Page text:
Conventional wisdom has held that the preparations for Rail Baltic would take place in the new EU financing period about to begin, with most of the actual physical work taking place in the next, 2021-2027 period. But a new analysis by the Technical Surveillance Authority turns this on its head.
The new report says that due to the rules for disbursing European funding, railway construction should already be well under way by 2020, the agency said this week, according to Eesti Päevaleht. The Baltic states should lose no time in setting up a joint enterprise.
Up to now, the blueprint for the Rail Baltic was a two-phase approach recommended by AECOM, a US-based architecture and engineering consultancy. But a source for the new report is a legal assessment commissioned from the international consultancy TRINITI.
"It is advisable that construction be started as fast as possible, preferably before 2020, as the AECOM study stated, and to complete as much of the work as possible during the first financing period," the TSA report, drafted in February but released only now, says.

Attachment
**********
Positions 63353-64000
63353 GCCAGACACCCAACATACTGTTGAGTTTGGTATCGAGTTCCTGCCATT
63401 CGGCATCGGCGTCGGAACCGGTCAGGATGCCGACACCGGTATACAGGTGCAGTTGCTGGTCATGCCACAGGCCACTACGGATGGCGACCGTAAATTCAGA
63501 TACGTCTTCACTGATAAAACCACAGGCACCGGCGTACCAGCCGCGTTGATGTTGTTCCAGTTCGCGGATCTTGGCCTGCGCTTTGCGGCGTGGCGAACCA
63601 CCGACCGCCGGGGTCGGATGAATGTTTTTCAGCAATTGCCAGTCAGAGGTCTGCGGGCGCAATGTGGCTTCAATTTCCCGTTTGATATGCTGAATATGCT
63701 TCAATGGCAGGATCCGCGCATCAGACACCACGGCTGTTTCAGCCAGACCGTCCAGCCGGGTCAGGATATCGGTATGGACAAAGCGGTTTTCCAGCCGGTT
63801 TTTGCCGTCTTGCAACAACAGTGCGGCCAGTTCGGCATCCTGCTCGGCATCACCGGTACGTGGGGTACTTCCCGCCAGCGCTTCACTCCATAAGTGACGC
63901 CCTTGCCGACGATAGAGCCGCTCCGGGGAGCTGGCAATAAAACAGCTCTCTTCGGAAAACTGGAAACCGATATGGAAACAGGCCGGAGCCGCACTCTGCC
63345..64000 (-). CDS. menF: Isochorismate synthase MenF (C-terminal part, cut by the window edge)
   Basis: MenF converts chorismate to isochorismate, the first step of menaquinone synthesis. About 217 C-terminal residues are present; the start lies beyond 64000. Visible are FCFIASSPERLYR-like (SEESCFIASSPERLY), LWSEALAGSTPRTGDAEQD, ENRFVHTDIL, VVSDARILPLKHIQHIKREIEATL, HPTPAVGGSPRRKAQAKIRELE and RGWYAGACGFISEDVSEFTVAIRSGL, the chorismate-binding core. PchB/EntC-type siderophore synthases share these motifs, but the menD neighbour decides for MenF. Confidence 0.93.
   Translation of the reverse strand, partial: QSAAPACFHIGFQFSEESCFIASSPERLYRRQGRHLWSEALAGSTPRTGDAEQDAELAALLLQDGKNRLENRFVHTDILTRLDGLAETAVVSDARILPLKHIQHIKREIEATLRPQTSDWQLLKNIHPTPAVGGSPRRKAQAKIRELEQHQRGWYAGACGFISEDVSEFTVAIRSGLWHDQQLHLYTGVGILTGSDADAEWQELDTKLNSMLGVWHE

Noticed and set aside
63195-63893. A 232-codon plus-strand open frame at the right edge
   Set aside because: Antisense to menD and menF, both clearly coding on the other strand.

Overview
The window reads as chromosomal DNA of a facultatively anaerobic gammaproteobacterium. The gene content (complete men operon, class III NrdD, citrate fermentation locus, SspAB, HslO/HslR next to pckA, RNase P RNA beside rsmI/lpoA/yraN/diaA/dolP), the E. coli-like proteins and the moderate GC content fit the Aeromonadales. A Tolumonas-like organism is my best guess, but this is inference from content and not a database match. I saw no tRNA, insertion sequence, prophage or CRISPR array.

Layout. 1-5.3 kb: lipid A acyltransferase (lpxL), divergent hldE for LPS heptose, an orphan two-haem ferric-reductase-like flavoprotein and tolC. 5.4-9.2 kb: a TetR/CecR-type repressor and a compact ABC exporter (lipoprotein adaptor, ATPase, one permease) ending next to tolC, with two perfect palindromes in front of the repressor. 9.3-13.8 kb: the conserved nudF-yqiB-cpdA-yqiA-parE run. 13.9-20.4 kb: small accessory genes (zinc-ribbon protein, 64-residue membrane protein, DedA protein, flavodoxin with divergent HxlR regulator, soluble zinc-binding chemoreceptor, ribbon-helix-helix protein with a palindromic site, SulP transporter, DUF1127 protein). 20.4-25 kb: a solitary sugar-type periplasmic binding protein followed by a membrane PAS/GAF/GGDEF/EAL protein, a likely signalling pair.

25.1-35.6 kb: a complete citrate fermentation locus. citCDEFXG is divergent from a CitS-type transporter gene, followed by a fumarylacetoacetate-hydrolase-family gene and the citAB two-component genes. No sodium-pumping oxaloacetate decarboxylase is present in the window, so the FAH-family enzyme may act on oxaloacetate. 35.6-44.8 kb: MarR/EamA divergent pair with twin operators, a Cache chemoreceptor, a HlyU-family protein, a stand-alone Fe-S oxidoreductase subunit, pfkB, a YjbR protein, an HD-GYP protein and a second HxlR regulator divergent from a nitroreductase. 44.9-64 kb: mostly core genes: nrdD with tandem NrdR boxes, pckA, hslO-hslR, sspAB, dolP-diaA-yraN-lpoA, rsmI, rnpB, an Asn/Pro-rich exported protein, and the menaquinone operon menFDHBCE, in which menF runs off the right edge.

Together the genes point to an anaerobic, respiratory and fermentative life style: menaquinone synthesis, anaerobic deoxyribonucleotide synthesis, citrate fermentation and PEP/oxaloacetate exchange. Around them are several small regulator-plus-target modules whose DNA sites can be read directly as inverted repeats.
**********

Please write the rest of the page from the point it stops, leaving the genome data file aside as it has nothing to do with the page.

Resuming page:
The reason is that all three Baltics want to tap into the the Connecting Europe facility not just for laying the actual rail, but also for buying up the necessary land under eminent domain. That is expected to cost 149 million euros. But since the land purchase funds have to be less than 10 percent of the total project cost, the project should already have incurred expenditure of 1.5 billion euros by that time for Brussels to pick up the tab for the land.
To facilitate construction and use of European funds, a joint enterprise should be founded by the three governments, completely distinct from the current state railway operators and their Russian-gauge rail infrastructure, the TSA report said. The TRINITI consultants said that the governments should also agree on a uniform set of railway legislation on the new European gauge railway.